Naval Cemetery Landscape Article Archive

Bird’s Eye View of Naval Cemetery Landscape

06/06/16

Cemetery from Marvel Vision on Vimeo.

Marvel Architects, one of the many project partners, provided this inspiring drone footage of the site as it neared completion.

 

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Navy Yard Hospital Memorial Landscape

02/17/15

A plot of land that was once used as the final resting place for 2,000 U.S. marines and navy crew is being transformed as part of a larger plan by the Brooklyn Greenway Initiative (BGI), which is developing unused space around the Brooklyn Navy Yard into a lush waterfront. The 1.7-acre former naval cemetery will become the Navy Yard Hospital Memorial Landscape, a meadow of native plants with raised pedestrian walkways, designed by Nelson Byrd Woltz and Rogers Marvel Architects.

The bodies of sailors were transferred nearly a century ago, but BGI worked to create an outdoor environment that honours the site’s history. Pedestrians will move through the park on raised wooden walkways that will hover over a meadow of indigenous New York species. The landscape of native plants will welcome pollinators such as bees, moths, and butterflies. The former graves will be outlined with elevated, illuminated steel frames. As the meadow grows, the new ecological system will thrive.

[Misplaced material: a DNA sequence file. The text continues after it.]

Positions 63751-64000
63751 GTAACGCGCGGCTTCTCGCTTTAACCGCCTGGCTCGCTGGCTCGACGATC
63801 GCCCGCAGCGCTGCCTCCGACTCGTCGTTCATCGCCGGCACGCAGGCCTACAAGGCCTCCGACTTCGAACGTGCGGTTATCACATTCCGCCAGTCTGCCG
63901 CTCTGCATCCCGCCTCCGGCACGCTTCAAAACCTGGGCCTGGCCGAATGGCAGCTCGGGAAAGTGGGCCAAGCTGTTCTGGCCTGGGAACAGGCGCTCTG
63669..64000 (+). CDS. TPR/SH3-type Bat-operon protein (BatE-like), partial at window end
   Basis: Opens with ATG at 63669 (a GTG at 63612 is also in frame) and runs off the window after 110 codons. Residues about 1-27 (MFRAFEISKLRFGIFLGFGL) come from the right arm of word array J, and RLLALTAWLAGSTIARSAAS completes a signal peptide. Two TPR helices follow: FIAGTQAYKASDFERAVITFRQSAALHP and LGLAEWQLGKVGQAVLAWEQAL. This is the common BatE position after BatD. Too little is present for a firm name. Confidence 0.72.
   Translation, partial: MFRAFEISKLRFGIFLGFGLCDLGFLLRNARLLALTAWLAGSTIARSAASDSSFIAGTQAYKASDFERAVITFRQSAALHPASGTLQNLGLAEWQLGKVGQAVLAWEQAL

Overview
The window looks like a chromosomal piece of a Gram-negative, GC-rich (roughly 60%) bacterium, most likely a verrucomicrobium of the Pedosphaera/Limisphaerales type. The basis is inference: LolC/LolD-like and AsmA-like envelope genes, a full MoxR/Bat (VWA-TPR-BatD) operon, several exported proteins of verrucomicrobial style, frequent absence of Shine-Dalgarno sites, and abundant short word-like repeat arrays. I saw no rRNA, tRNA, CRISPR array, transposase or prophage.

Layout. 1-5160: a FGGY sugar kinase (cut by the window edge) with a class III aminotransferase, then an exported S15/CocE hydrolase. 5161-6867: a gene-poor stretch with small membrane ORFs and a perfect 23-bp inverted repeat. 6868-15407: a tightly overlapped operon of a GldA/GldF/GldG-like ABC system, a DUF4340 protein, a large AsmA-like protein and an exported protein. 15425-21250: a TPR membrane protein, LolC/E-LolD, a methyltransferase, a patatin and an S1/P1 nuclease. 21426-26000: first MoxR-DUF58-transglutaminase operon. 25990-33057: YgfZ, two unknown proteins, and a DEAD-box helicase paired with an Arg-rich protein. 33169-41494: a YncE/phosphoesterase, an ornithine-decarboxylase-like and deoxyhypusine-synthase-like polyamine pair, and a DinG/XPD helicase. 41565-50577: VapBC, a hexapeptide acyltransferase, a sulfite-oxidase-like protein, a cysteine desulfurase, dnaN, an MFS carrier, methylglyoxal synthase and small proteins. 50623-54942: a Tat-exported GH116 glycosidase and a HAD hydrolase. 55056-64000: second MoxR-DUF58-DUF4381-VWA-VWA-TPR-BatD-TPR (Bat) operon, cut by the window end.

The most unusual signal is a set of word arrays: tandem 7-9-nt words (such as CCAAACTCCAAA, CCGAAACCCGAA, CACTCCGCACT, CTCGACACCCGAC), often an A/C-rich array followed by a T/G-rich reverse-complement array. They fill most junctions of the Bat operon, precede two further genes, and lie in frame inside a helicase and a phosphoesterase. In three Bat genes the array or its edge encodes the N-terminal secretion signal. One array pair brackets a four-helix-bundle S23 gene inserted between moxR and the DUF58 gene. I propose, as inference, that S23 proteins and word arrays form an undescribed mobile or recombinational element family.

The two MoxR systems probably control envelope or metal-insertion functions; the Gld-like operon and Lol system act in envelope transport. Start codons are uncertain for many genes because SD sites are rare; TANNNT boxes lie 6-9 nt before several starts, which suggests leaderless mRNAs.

Researchers at the BGI have partnered with The Green School of East Williamsburg and Brooklyn Community Housing and Services (BCHS) to study the effects of nature on stressed communities. Using the open space and eco-meadow as a laboratory, ninth-grade students at the new Green School are learning about soil science, hydrology and biology. The project will also engage BCHS residents in on-site programmes run by the Horticultural Society of New York, encouraging them to interact with the nature available in their nearby community.

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We are a private nonprofit that supports, informs, and inspires the creation of publicly accessible urban green spaces. We believe that every city resident needs nearby green space to provide opportunities for mindfulness, respite, and renewal. The Foundation has issued its final grants to build five Open Spaces Sacred Places and research the impacts on a variety of users with the hope that the powerful connection between nature, spirit and human wellbeing will be scientifically proven.

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